Kidneys from elderly deceased individuals can function for years after transplantation
Kidneys from elderly deceased individuals can function for years after transplantation.
In a recent study, patient and organ survival rates were similar following transplantation using kidneys from donors aged 50-59 years, 60-69 years, 70-79 years, and ≥80 years. Kidney discard rates were similar for kidneys from donors aged 50 to 79 years, but the rate was strikingly higher among kidneys from octogenarian donors. The donor organ shortage is the most pressing problem facing kidney transplantation.
Washington, DC (December 15, 2016) — New research suggests that age cut-offs for deceased organ donors prevents quality kidneys from being available to patients in need of life-saving transplants. A study appearing in an upcoming issue of the Clinical Journal of the American Society of Nephrology (CJASN) found that even kidneys from donors ≥80 years of age can function for years after transplantation.
Older donor age is a common reason for refusing to use a kidney for transplantation, but the donor organ shortage has led to recent efforts to find ways to include older deceased donor kidneys. To see how donor age affects the long-term functioning of transplanted kidneys, Luigi Biancone, MD (University of Torino, in Italy) and his colleagues analyzed information on deceased donor kidney transplants performed at the Turin University Renal Transplant Center from 2003 through 2013. The researchers identified a total of 647 transplants from so-called “extended criteria” donors, which were defined as all donors >60 years and those aged 50 to 59 years with certain risk factors.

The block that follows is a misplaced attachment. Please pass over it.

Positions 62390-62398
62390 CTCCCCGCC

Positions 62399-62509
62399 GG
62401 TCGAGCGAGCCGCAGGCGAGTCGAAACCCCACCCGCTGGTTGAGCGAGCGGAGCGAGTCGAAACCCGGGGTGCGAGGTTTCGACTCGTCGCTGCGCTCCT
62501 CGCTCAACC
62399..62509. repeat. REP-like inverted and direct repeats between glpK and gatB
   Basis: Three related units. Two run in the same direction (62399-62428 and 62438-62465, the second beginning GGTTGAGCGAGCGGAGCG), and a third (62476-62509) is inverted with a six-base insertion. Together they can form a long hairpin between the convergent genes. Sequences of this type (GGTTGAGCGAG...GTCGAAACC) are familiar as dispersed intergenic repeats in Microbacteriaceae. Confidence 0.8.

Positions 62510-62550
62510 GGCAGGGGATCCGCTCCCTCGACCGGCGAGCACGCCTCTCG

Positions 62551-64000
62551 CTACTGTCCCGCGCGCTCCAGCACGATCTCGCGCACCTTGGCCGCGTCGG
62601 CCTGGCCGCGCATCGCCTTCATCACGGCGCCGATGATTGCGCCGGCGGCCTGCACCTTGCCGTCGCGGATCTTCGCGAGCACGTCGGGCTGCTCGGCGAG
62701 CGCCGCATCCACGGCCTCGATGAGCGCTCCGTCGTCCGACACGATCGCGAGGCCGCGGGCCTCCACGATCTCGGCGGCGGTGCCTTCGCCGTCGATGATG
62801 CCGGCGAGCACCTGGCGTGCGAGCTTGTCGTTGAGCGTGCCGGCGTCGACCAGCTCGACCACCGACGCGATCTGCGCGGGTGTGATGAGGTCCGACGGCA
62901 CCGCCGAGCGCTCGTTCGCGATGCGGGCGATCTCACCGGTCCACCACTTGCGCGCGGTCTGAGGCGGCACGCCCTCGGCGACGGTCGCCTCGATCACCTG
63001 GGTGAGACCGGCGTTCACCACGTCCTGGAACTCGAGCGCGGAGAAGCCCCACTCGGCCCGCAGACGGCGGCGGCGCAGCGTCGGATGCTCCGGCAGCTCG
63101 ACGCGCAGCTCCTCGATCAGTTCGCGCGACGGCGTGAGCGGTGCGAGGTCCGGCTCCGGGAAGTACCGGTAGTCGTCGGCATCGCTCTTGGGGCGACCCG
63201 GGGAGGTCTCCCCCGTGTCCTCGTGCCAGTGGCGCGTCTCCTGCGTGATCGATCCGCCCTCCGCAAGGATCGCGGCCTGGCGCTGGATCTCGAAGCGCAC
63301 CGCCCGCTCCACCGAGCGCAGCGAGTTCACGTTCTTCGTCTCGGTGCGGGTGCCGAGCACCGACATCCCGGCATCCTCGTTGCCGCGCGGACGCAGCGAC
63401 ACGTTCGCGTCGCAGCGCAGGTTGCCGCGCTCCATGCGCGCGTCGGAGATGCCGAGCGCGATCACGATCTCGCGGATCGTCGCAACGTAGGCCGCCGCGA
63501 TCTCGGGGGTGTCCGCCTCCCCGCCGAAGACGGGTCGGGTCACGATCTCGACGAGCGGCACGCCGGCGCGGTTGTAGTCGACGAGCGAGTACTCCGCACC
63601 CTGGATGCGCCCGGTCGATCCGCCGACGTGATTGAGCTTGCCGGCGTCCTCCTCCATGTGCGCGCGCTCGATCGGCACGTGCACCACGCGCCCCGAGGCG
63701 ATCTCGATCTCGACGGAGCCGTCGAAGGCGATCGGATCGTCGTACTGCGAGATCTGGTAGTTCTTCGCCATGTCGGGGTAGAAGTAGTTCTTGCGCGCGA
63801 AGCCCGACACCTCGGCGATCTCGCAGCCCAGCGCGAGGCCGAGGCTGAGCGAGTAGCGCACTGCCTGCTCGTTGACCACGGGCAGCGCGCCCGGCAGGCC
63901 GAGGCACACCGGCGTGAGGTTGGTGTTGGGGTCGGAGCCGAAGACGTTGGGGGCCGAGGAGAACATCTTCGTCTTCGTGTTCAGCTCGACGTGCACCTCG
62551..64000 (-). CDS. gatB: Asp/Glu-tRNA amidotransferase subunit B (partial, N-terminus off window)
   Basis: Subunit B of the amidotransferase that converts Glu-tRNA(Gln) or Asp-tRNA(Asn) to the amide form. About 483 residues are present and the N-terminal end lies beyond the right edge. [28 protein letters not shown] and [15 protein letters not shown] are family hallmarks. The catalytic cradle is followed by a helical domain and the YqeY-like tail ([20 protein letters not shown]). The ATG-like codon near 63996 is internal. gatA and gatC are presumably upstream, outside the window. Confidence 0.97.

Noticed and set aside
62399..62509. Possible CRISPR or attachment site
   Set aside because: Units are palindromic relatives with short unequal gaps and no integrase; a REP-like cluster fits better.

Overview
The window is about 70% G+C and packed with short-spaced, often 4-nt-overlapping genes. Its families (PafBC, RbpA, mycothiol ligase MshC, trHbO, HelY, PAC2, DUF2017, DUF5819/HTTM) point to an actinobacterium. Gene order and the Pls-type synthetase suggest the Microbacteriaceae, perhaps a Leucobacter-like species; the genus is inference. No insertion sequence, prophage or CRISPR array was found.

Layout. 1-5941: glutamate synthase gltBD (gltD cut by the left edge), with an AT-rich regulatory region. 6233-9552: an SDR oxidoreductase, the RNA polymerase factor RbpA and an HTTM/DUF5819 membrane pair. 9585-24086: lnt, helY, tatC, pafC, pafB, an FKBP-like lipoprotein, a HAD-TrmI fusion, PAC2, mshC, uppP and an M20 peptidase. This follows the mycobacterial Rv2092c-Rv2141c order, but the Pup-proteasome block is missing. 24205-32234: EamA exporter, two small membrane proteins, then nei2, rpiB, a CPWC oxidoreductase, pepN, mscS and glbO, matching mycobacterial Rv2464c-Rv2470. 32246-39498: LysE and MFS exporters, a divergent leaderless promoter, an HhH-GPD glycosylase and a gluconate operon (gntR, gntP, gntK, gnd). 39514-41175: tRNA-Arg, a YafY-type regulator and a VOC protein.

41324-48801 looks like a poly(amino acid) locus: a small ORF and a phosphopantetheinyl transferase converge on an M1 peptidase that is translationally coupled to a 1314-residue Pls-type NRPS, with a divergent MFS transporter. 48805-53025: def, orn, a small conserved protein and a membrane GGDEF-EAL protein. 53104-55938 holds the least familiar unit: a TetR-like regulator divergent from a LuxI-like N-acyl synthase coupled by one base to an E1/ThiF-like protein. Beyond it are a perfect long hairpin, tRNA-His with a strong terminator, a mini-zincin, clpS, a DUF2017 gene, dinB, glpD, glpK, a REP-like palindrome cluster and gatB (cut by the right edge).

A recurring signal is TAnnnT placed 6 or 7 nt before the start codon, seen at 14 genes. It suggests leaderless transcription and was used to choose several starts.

After a median follow-up of 4.9 years, patient and kidney survival were comparable among age groups (50-59 years, 60-69 years, 70-79 years, and ≥80 years). The 5-year patient survival rates ranged from 87.8% to 90.1%, and the 5-year kidney survival rates ranged from 65.9% 75.2%. Rates of kidney discard before transplantation were similar for kidneys from donors aged 50 to 79 years, but the discard rate was strikingly higher among kidneys from octogenarian donors.
“The results of this study support the use of extended criteria donors, even donors older than 80 years, but they have to be accurately selected and managed with dedicated protocols,” said Dr. Biancone.
Study co-authors include Maria Messina, MD, Davide Diena, MD, Sergio Dellepiane, MD, PhD, Gabriella Guzzo, MD, Luca Lo Sardo, Fabrizio Fop, Giuseppe Segoloni, Antonio Amoroso, and Paola Magistroni.
Disclosures: The authors reported no financial disclosures. The article, entitled “Long-term Outcomes and Discard Rate of Kidneys by Decade of Extended Criteria Donor Age,” will appear online at http://cjasn.asnjournals.org/ on December 15, 2016, doi:10.2215/CJN.05990616.
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